People need Oxygen to breath. Some of that O2 is actually burned with food to produce energy to keep us running.
Food, mostly Carbon and Hydrogen, burn with the O2 to form water (H2O) and Carbon Dioxide (CO2).
a person metabolizes about 0.84 kg per day (0.5-1.3) (1.1 to 2.9 lbs/day) but most of the O2 in the air is breathed right back out.
At sea level the O2 concentrations have an effect on the human body. From NIOSH  we have the following table:.
21% (normal oxygen content in air) = No effect
19.5% (minimum oxygen level for safe entry) = still no effect
16% Impaired judgment and breathing
14% Faulty judgment, rapid fatigue
6% Difficult breathing, death in minutes
These are of course at sea level pressures. With a given pressure of 15 psi, and a concentration of 20%, we get a partial pressure requirement of about 3 psi O2. A bare minimum based on the 16%) is 2.35 Psi PPO2. This works in reverse for lower pressures.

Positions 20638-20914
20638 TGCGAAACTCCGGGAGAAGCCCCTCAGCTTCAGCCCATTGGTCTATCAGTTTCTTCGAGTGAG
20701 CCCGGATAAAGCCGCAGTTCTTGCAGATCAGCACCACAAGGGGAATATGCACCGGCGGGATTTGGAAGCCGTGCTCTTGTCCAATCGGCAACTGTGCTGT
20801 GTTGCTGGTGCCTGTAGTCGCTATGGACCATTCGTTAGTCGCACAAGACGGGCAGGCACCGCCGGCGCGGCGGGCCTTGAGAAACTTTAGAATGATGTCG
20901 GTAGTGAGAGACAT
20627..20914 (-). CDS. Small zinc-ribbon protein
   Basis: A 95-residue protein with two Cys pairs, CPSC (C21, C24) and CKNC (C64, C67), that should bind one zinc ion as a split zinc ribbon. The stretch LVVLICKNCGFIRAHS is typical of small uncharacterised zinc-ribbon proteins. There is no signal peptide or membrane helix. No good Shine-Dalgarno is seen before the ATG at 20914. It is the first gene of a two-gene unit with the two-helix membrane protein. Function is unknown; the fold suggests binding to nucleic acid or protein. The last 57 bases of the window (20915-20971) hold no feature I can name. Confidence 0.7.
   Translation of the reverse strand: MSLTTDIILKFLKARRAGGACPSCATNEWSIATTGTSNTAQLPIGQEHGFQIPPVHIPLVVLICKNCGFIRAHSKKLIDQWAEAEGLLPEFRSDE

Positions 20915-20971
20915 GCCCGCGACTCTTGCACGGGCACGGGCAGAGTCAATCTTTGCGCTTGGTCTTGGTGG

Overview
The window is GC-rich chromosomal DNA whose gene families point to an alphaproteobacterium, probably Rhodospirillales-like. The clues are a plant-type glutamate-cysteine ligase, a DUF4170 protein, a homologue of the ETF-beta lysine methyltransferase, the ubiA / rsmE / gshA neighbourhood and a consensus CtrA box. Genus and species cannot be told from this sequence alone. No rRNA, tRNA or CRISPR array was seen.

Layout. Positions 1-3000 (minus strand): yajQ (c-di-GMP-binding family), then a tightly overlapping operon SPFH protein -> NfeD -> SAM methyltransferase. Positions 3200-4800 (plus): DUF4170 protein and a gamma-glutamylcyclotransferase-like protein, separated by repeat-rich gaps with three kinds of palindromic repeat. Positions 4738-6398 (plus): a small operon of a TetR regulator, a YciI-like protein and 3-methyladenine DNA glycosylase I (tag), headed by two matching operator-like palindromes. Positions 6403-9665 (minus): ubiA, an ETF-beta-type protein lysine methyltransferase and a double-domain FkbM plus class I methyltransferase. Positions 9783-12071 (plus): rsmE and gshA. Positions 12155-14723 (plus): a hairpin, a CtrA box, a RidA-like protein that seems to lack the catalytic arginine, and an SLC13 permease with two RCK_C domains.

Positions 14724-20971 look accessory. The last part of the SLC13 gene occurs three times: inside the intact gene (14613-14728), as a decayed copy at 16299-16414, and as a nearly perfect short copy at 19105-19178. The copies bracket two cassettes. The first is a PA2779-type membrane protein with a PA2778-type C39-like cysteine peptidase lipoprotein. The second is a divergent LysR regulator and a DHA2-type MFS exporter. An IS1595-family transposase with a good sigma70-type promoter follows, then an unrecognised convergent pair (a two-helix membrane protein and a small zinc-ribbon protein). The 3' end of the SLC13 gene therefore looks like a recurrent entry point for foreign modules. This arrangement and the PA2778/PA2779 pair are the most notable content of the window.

A 5psi cabin should have about 60% O2 for a 3PSI Partial Pressure O2.
Obviously this isn't exact. Denver Colorado is about 12psi (2.4 PPO2) and local concentrations in rooms and such are lower with little effects on acclimated people. (Realize that altitude sickness if pretty common here)
How can the Oxygen be supplied ?
A couple of ways :
Pressurized tank : kinda heavy, but simple and works.
Cryogenic Liquid : much more dense 1:800) so the tank is lighter, It does need to be warmed for use and doesn't store all that well (boiloff)
Solid Chemical : there are 'Candles' that burn giving off O2. can be a fire hazard (like on the Mir space station)
Liquid Chemicals : N2O, and other chemicals can give off O2 when decomposing. can be a fluid handling system instead of a solid.
Endothermic chemicals : Water is a relatively good storage medium for oxygen, provided you have enough electrical power to crack it with hydrolysis. A simple Pop can is a remarkably efficient storage container and water is 16/18th O2.
In reality, a hybrid system would probably be used. A temporary surge tank is a pretty good idea.